Minimally Invasive Retrieval of a Migrated Duodenal Stent

Case Report

Gastrointest Cancer Res Ther. 2016; 1(1): 1004.

Minimally Invasive Retrieval of a Migrated Duodenal Stent

Edwards SB¹, Steele J², Iskandar M², Wayne M² and Cooperman AM²*

¹Department of Surgery, Mount Sinai Beth Israel, USA

²Division of Surgical Oncology, Mount Sinai Beth Israel, USA

*Corresponding author: Avram M Cooperman, Division of Surgical Oncology, The Pancreas & Biliary Center at Mount Sinai-Beth Israel Medical Center, 10 Union Square East (2M), New York, New York 10003, USA

Received: June 17, 2016; Accepted: July 01, 2016; Published: July 04, 2016


Background: Self-expanding metal and covered metal stents (SEMS) commonly relieve malignant gastric outlet obstruction. In benign disease their use is limited. While disease progression and tumor ingrowth limit migration of duodenal stents in malignancy, stents placed for benign disease are more likely to migrate. When needed, laparotomy has been used to retrieve migrated stents. We summarize a case and the rationale for laparoscopic stent retrieval.

Methods: A 62 year old female had a coated metal duodenal stent placed endoscopically after failure of medical management for a duodenal stricture secondary to peptic ulcer disease. This stent migrated and impacted in the mid jejunum and could not be retrieved endoscopically. Laparoscopic retrieval was successful and without complication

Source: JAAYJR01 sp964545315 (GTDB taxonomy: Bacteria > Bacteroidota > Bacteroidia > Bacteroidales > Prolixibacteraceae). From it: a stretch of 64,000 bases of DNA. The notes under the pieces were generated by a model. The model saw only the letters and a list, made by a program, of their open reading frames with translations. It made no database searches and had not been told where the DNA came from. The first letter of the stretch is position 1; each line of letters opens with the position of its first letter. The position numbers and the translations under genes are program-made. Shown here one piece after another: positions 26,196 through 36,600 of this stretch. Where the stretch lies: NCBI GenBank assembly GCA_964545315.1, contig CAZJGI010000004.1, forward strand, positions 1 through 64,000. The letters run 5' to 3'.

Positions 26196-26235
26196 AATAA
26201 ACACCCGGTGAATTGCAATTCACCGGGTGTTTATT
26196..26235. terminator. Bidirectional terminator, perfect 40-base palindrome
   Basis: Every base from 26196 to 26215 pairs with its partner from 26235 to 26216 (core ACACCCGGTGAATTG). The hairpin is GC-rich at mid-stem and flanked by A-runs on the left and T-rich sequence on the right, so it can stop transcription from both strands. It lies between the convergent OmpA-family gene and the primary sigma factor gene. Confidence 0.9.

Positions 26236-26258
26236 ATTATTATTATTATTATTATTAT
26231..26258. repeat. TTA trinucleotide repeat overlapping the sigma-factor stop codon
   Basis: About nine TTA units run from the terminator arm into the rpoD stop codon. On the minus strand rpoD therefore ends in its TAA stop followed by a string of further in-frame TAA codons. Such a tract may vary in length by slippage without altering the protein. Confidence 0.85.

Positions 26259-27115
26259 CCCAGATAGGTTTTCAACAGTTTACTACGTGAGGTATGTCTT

Results: Oral intake was resumed on postoperative day 4. No intraoperative or postoperative complications occurred.

Conclusions: Laparoscopic retrieval of a migrated duodenal stent is a safe and feasible approach, and should be considered when migrated, symptomatic stents are beyond the reach of endoscopes and warrant retrieval.

Keywords: Small bowel obstruction; Gastric outlet obstruction; Duodenal stent; Self-expanding metal stents; SEMS; Stent migration; Bowel perforation


SEMS: Self-expanding metal stent; GERD: Gastroesophageal Reflux Disease; GOO: Gastric Outlet Obstruction


Self-expanding metal and covered metal stents (SEMS) are used to relieve malignant gastric outlet obstruction. Their use in benign disease is limited. The incidence of stent migration in benign disease ranges from two to fifty plus percent [1,2]. While most migrated stents pass spontaneously or are retrieved endoscopically, four to seven percent require surgical removal. We report a case of laparoscopic stent retrieval and advocate that a minimally invasive approach be considered for migrated stents causing small bowel obstruction.

Case Presentation

A 62 year old female with a history of hypertension, diabetes and Gastroesophageal Reflux Disease (GERD) presented to the emergency department five weeks after hysterectomy with intractable nausea and vomiting. Upper endoscopy showed gastric outlet obstruction (GOO) secondary to duodenal ulceration and was treated with a proton-pump inhibitor (Image 1). Endoscopic evaluation 1 month later showed a stricture of the duodenum and a 22mmx10cm coated metal stent was deployed (Image 2). She was discharged on a puree diet and proton-pump inhibitor with planned stent removal in 6-8 weeks.